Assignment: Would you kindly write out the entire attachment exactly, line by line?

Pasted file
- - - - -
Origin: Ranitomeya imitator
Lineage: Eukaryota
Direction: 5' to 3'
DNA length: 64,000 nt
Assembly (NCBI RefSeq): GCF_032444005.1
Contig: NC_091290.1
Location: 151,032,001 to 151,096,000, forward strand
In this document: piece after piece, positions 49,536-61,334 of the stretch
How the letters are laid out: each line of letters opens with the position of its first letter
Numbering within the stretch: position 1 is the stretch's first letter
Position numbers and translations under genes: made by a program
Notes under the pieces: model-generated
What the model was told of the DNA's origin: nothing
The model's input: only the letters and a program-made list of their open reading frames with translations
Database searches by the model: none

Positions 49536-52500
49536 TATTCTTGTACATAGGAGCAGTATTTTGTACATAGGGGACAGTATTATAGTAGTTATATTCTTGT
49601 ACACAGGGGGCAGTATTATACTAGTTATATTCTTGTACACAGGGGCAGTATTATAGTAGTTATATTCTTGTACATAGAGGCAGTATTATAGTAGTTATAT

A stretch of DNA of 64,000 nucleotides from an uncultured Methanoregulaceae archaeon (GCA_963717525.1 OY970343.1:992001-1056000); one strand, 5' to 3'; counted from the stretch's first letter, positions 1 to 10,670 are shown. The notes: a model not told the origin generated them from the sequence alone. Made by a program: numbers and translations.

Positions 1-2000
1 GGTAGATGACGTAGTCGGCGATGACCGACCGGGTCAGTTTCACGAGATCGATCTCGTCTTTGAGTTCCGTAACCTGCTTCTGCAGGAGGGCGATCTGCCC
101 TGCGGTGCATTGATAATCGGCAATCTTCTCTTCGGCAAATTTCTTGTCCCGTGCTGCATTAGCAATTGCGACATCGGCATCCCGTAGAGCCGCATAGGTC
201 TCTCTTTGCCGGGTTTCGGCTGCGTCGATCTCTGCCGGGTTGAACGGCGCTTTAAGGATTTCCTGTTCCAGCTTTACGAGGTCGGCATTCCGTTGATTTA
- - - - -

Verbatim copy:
Origin: Ranitomeya imitator
Lineage: Eukaryota
Direction: 5' to 3'
DNA length: 64,000 nt
Assembly (NCBI RefSeq): GCF_032444005.1
Contig: NC_091290.1
Location: 151,032,001 to 151,096,000, forward strand
In this document: piece after piece, positions 49,536-61,334 of the stretch
How the letters are laid out: each line of letters opens with the position of its first letter
Numbering within the stretch: position 1 is the stretch's first letter
Position numbers and translations under genes: made by a program
Notes under the pieces: model-generated
What the model was told of the DNA's origin: nothing
The model's input: only the letters and a program-made list of their open reading frames with translations
Database searches by the model: none

Positions 49536-52500
49536 TATTCTTGTACATAGGAGCAGTATTTTGTACATAGGGGACAGTATTATAGTAGTTATATTCTTGT
49601 ACACAGGGGGCAGTATTATACTAGTTATATTCTTGTACACAGGGGCAGTATTATAGTAGTTATATTCTTGTACATAGAGGCAGTATTATAGTAGTTATAT

A stretch of DNA of 64,000 nucleotides from an uncultured Methanoregulaceae archaeon (GCA_963717525.1 OY970343.1:992001-1056000); one strand, 5' to 3'; counted from the stretch's first letter, positions 1 to 10,670 are shown. The notes: a model not told the origin generated them from the sequence alone. Made by a program: numbers and translations.

Positions 1-2000
1 GGTAGATGACGTAGTCGGCGATGACCGACCGGGTCAGTTTCACGAGATCGATCTCGTCTTTGAGTTCCGTAACCTGCTTCTGCAGGAGGGCGATCTGCCC
101 TGCGGTGCATTGATAATCGGCAATCTTCTCTTCGGCAAATTTCTTGTCCCGTGCTGCATTAGCAATTGCGACATCGGCATCCCGTAGAGCCGCATAGGTC
201 TCTCTTTGCCGGGTTTCGGCTGCGTCGATCTCTGCCGGGTTGAACGGCGCTTTAAGGATTTCCTGTTCCAGCTTTACGAGGTCGGCATTCCGTTGATTTA